Pedagogy and possibility thinking in the early years
Canterbury Christ Church University; University of Cambridge; University of Exeter, at the time of publication the author was at The Open University.
Thinking Skills and Creativity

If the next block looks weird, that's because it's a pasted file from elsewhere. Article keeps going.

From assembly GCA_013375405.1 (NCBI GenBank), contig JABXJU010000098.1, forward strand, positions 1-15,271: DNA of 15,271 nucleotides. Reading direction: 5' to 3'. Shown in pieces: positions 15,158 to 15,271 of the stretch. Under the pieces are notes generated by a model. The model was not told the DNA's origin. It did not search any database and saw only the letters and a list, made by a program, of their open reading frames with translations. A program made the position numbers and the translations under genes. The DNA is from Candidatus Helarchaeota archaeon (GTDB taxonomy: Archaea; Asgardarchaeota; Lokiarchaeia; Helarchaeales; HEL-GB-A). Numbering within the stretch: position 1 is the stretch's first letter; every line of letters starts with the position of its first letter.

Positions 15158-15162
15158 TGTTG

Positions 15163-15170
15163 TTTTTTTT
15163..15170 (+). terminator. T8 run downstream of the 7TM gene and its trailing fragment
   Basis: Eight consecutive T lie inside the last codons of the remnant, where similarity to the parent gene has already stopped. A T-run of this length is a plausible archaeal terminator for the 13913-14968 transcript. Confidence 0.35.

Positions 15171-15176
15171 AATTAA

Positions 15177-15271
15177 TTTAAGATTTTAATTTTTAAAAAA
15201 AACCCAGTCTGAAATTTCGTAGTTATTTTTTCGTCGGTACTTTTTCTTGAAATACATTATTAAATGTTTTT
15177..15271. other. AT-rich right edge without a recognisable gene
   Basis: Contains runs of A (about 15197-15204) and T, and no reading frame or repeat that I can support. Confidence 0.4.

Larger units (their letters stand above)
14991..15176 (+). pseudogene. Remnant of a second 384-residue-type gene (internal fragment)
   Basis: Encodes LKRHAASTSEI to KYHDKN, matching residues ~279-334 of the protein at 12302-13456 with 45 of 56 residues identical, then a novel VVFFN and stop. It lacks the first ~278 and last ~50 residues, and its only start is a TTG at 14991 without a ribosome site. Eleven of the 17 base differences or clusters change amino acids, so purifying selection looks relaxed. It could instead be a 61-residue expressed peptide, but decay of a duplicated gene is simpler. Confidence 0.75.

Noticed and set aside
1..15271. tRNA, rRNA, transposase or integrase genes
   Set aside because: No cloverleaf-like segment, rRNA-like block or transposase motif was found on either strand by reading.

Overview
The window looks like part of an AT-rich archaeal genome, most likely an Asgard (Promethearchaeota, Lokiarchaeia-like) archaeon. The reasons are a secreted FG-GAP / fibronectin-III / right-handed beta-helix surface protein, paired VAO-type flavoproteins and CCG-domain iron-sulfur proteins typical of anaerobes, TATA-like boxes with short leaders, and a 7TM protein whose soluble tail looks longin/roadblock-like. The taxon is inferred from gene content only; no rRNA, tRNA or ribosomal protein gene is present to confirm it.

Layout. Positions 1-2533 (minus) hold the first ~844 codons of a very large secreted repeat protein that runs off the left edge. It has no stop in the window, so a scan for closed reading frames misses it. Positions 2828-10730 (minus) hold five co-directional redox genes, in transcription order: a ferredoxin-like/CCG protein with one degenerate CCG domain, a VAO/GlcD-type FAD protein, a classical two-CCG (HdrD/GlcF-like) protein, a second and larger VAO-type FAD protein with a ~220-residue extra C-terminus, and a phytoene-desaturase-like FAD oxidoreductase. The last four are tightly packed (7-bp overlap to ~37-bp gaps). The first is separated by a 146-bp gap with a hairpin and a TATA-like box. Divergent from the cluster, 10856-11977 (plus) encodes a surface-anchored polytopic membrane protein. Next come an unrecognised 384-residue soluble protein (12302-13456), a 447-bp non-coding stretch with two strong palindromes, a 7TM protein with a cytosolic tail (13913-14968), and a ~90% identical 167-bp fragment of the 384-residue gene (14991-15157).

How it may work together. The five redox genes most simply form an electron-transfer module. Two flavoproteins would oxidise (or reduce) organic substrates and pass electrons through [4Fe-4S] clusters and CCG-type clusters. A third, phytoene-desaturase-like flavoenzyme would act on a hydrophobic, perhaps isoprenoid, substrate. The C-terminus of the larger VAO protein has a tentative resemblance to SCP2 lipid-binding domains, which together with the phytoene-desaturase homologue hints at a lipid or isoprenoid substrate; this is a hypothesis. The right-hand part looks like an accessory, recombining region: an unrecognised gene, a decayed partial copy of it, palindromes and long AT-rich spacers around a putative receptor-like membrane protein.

Connecting to current work in the area of creative pedagogies, this paper reports findings of an exploratory study that sought to identify what characterises possibility thinking in young children's learning experiences and how teachers’ pedagogical practice fosters this critical aspect of creativity. It focuses in particular on pedagogy, seeking to demonstrate how approaches adopted facilitated children's possibility thinking. Possibility thinking has been conceptualised as being central to creative learning although its role, as manifest in the learning engagement of children and the pedagogical strategies of practitioners has not been fully illuminated. The co-participative research team involved in this study comprised staff in an early childhood centre, in an infant and a primary school, working collaboratively with three university-based researchers. The 12-month long segment of a longer study employed various data collection methods including video-stimulated review (VSR) to facilitate reflection, critical conversations, classroom observation, interviews and examination of planning documents. The paper illuminates the perspectives and embedded values that the teachers expressed whilst reflecting upon their practice, and highlights common pedagogical themes, including the practice of ‘standing back’, profiling learner agency and creating time and space. Particular strategies were employed by each of the teachers. These approaches appeared to foster possibility thinking in young learners. In addition, the paper considers the development of the teachers’ thinking through the phases of the research process and presents a model for conceptualising a pedagogy of possibility thinking.
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